Touring with recumbent bikes
Chet Rideout – Port Townsend, WA
I have always ridden bikes for short rides since my teenage years, but I found traditional bikes to be a pain for any distance greater than 10 miles. In 1989 I got my first recumbent, and everything changed. No more saddle pain, numb hands, sore shoulders or neck! My riding increased, and I rode in a lot of century rides.
Soon I was bike touring – I've done self contained tours in Arizona and Utah, in Colorado, in Canada, down the west coast of Oregon and California, in France, and in Italy. I've written about these tours in Recumbent Cyclist News (no longer in print), in Recumbent and Tandem Rider Magazine, and in Adventure Cyclist Magazine.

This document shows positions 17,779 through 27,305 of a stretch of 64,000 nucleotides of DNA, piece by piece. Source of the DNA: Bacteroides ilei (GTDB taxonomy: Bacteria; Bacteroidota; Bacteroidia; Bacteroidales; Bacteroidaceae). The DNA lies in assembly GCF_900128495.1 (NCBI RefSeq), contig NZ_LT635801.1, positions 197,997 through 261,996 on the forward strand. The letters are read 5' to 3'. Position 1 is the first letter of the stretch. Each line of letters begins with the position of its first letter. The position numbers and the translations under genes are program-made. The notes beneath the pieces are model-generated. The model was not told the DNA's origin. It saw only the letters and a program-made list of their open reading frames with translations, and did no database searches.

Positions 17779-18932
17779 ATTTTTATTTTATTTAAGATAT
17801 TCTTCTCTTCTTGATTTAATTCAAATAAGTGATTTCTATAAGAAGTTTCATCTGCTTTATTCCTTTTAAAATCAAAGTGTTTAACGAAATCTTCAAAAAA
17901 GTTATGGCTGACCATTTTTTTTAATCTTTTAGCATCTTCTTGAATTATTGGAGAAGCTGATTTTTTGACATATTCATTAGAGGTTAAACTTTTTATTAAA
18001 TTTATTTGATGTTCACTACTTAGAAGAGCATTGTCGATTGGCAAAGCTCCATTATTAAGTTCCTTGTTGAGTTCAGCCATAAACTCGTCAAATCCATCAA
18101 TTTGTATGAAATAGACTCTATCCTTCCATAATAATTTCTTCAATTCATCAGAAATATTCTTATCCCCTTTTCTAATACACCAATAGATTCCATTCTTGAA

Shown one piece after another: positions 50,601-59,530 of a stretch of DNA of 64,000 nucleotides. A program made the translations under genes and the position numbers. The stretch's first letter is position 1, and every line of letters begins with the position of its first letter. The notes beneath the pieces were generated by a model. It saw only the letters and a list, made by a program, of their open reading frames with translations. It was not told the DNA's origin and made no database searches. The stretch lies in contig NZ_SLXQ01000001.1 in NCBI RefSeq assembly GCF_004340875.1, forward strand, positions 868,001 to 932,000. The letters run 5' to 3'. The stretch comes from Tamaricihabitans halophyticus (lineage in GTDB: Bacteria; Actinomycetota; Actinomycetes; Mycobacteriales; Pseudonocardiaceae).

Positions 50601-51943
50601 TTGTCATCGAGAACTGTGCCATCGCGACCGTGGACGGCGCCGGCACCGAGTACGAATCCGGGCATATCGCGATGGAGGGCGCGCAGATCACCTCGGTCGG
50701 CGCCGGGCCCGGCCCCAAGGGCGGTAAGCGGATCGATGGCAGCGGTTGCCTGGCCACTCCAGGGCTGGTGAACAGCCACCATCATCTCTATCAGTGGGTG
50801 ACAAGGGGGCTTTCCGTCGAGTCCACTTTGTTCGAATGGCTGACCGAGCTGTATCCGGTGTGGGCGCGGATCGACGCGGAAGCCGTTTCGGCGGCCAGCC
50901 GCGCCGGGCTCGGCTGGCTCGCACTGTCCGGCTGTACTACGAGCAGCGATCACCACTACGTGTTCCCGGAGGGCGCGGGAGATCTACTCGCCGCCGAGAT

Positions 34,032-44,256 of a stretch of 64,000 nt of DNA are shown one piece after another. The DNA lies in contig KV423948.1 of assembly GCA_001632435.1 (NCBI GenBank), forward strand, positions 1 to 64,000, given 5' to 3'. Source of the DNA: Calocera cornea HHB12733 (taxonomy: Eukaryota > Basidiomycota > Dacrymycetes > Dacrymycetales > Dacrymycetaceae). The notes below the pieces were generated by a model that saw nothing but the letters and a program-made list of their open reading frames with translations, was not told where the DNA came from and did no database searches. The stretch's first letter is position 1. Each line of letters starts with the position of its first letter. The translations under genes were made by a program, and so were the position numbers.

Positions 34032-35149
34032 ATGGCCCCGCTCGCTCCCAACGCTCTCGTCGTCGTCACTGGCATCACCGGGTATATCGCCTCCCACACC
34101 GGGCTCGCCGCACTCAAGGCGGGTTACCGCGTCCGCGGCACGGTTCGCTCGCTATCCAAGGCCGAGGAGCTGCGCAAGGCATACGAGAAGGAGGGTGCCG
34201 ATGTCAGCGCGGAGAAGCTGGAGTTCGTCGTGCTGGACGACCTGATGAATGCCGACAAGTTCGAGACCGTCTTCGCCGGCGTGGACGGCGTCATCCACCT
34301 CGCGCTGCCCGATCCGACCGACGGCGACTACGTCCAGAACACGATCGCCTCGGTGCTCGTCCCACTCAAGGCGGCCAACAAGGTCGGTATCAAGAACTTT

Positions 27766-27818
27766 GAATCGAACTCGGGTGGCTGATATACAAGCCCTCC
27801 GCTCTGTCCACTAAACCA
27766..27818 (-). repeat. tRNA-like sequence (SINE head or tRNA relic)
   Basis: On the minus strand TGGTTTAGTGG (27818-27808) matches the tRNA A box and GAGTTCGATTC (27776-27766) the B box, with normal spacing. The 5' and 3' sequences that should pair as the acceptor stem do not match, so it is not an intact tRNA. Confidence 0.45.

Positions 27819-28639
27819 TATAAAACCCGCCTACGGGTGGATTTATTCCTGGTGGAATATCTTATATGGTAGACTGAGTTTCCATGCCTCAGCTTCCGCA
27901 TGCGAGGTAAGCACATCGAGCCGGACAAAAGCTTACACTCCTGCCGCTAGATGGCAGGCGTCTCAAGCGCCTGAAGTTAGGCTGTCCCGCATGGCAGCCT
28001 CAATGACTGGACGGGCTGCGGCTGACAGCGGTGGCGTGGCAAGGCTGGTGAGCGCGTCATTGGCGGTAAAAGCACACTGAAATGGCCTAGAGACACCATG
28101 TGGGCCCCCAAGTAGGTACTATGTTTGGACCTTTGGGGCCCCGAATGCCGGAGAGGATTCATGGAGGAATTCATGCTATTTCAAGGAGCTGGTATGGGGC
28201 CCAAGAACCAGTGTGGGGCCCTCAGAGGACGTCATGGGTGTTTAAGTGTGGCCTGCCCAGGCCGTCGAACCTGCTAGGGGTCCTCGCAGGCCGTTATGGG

In October I turn 70 – to celebrate this auspicious birthday my wife and I are joining Piero Tassinari, my Italian bike partner, for a ride from Innsbruck to Vienna, on the bike trails along the Inn and Danube Rivers in September of this year.
I have a doctorate in ecology, and feel strongly that the internal combustion engines will, by continuing to spew out endless amounts of CO2, eventually cause the downfall of civilization and possibly also the extinction of man. I also believe the automobile is the primary agent causing the crippling of people in their old age. The bicycle is a sane alternative to these two ton entropy machines, and I'm glad to see organizations pushing for it's greater use.